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Genenames.org: the HGNC resources in 2015

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      Abstract

      The HUGO Gene Nomenclature Committee (HGNC) based at the European Bioinformatics Institute (EMBL-EBI) assigns unique symbols and names to human genes. To date the HGNC have assigned over 39 000 gene names and, representing an increase of over 5000 entries in the past two years. As well as increasing the size of our database, we have continued redesigning our website http://www.genenames.org and have modified, updated and improved many aspects of the site including a faster and more powerful search, a vastly improved HCOP tool and a REST service to increase the number of ways users can retrieve our data. This article provides an overview of our current online data and resources, and highlights the changes we have made in recent years.

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      Most cited references 43

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      GENCODE: the reference human genome annotation for The ENCODE Project.

      The GENCODE Consortium aims to identify all gene features in the human genome using a combination of computational analysis, manual annotation, and experimental validation. Since the first public release of this annotation data set, few new protein-coding loci have been added, yet the number of alternative splicing transcripts annotated has steadily increased. The GENCODE 7 release contains 20,687 protein-coding and 9640 long noncoding RNA loci and has 33,977 coding transcripts not represented in UCSC genes and RefSeq. It also has the most comprehensive annotation of long noncoding RNA (lncRNA) loci publicly available with the predominant transcript form consisting of two exons. We have examined the completeness of the transcript annotation and found that 35% of transcriptional start sites are supported by CAGE clusters and 62% of protein-coding genes have annotated polyA sites. Over one-third of GENCODE protein-coding genes are supported by peptide hits derived from mass spectrometry spectra submitted to Peptide Atlas. New models derived from the Illumina Body Map 2.0 RNA-seq data identify 3689 new loci not currently in GENCODE, of which 3127 consist of two exon models indicating that they are possibly unannotated long noncoding loci. GENCODE 7 is publicly available from gencodegenes.org and via the Ensembl and UCSC Genome Browsers.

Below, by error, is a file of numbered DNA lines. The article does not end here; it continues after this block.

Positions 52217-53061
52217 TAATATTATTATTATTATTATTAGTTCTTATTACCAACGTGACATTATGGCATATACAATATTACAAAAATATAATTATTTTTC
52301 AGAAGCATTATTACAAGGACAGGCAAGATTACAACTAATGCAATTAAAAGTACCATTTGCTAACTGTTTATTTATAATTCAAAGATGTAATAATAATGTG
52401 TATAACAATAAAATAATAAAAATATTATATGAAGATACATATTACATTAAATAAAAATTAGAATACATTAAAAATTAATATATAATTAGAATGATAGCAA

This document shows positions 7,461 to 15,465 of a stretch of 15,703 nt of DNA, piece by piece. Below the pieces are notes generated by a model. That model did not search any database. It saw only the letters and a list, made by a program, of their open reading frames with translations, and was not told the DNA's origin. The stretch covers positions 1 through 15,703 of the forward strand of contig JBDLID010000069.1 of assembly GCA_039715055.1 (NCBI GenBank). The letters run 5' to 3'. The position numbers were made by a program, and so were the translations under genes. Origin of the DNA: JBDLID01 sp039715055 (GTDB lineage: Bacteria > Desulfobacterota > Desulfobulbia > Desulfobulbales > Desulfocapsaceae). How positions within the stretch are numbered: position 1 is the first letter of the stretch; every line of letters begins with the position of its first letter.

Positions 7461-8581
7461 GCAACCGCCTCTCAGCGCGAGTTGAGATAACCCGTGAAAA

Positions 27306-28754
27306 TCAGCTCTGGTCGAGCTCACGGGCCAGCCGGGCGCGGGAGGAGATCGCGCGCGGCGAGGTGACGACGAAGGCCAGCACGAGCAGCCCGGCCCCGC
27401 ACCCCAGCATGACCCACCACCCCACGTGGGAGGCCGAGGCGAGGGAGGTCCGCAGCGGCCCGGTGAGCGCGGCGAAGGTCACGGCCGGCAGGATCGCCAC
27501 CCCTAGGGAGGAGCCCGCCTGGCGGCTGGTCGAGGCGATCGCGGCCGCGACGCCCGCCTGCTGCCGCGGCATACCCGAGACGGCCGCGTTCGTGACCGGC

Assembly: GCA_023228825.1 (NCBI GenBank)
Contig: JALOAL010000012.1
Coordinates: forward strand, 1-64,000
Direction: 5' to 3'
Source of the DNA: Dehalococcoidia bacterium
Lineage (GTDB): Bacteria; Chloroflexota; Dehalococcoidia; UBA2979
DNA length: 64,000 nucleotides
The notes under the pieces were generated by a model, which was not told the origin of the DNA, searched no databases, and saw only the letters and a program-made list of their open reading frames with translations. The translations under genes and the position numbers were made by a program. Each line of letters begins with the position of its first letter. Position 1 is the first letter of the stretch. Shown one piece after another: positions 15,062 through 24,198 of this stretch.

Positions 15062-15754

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        Online Mendelian Inheritance in Man (OMIM), a knowledgebase of human genes and genetic disorders